How to procure that getting-away-from-it-all feeling in a vacation state filled with small armies of people seeking the same thing? Head to the fringes -- Florida's islands.
Some of the best spots in the state are the islands that speckle the coast, gritty little outposts protecting the mainland. Florida is an ecological Epcot and there are islands to represent each world -- the wetlands, the tropics and the arid stretches of the Panhandle's beaches. Here are four distinct destinations, each rich in natural beauty and, not so incidentally, pretty high on the charm scale. Some are isolated; others are deservedly standard stops in all the tourist brochures. All four begin on the plus side, because all come with an automatic 20 extra points for atmosphere.
Starting in the northwest, St. George Island and Dog Island, just southwest of Tallahassee, are barrier islands with blanched white sands and shaky vital signs. These skinny, shallow pieces of land guard some of the richest seafood water in the country. It is here you can eat shrimp that will make you weep with joy.
Further south down the state's west coast, 45 miles southwest of Gainesville, is Cedar Key, a soggy piece of central Florida wetlands. The key is an artists' colony with some of the world's most unusual seafood restaurants, built up on wooden stilts in the Gulf and tilted toward the sunset.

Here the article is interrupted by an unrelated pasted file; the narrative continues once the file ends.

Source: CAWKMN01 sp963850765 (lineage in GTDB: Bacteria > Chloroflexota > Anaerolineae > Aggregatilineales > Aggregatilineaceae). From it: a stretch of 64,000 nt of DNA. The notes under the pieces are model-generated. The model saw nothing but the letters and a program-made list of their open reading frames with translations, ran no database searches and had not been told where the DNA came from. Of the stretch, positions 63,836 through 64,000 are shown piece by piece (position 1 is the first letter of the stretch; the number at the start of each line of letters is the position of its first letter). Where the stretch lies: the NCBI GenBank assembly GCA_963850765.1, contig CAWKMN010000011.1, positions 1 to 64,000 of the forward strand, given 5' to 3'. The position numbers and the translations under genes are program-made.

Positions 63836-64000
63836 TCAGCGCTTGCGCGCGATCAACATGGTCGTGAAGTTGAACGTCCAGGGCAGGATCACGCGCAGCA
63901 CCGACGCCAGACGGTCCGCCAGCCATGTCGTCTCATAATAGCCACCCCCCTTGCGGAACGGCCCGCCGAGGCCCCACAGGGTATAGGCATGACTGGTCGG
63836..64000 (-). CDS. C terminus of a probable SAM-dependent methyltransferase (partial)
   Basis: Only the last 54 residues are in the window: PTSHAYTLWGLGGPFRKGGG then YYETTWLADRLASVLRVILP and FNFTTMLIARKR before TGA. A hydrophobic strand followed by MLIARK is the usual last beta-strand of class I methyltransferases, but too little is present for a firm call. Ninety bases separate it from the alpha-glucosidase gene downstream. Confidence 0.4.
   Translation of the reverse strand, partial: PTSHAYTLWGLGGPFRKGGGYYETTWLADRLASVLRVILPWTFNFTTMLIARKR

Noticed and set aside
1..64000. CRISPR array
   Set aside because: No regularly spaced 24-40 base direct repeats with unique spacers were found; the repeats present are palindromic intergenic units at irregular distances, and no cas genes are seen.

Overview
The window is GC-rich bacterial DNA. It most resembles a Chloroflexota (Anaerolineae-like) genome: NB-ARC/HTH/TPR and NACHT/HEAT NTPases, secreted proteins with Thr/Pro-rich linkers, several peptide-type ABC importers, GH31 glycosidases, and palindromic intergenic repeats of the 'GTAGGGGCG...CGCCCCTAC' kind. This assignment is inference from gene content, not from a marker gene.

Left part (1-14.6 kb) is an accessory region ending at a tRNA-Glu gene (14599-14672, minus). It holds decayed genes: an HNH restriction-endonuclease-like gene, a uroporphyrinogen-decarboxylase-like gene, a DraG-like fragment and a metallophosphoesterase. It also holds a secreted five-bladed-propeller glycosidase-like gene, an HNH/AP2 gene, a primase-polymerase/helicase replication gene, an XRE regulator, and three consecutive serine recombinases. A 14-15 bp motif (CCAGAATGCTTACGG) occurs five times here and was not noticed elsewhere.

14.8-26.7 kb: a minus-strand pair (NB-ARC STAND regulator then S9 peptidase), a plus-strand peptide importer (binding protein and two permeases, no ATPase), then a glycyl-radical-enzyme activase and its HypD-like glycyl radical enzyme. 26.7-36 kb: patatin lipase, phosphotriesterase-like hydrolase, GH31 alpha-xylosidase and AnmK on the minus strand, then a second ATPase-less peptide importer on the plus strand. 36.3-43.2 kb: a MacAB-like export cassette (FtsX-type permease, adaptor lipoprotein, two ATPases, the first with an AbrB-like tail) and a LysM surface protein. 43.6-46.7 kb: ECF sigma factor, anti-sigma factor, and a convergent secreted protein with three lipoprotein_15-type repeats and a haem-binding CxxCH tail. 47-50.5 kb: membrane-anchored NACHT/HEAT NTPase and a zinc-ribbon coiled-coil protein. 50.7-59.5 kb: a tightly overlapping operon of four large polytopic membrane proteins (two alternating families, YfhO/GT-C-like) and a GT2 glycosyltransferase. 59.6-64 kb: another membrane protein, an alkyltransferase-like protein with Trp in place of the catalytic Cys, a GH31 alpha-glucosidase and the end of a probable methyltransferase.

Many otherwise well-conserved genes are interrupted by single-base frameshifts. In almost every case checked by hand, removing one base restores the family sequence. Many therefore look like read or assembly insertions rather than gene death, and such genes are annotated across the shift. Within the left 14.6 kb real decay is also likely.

Further south, west of Fort Myers, is Captiva, the little-sister island to Sanibel, one of the state's most popular islands. Here in south central Florida the atmosphere is both arid and tropical, the Gulf always waveless and warm.
And down on the southern tip of the state is the isolated, cockeyed province known as Key West. Everyone should go there. I believe in mandatory busing to Key West, even though it is one long drive.
St. George Island
At last. Somewhere among the condominium-crazed construction, the swelling suburbia, the crowded coasts, the theme parks, the parking lots and the lots for sale is a chunk of beach heaven.
It's a tenacious representative of an endangered species of sorts -- a Florida beach left in an unspoiled, untouched natural state. No souvenir stands, no fast food, no kitsch and no glitter. St. George Island, off the rounded edge of the Panhandle coast, has the stuff beach dreams are made of.
St. George Island, Dog Island to the east, and Little St. George Island and St. Vincent Island to the west, are barrier islands protecting the mainland and the expansive, seafood-rich waters of the Apalachicola Bay from the Gulf of Mexico.
Barrier islands are stalwart bodyguards. Constantly provoked and battered by the Gulf waves, the islands' dunes and shorelines are in a constant state of flux. They are marked by sparse vegetation, marshes and sandbars; the requisite dunes often reach up to 30 feet high.
The white-sand beaches are empty and stunning -- it's like walking through frame after frame of post-card scenery. There are no palm trees, no flowering bushes, no flesh procession. The most taxing activity the island offers is bird watching. But the sunsets are eminently photographable, the seafood is unparalleled and the pace is a definite slow dance.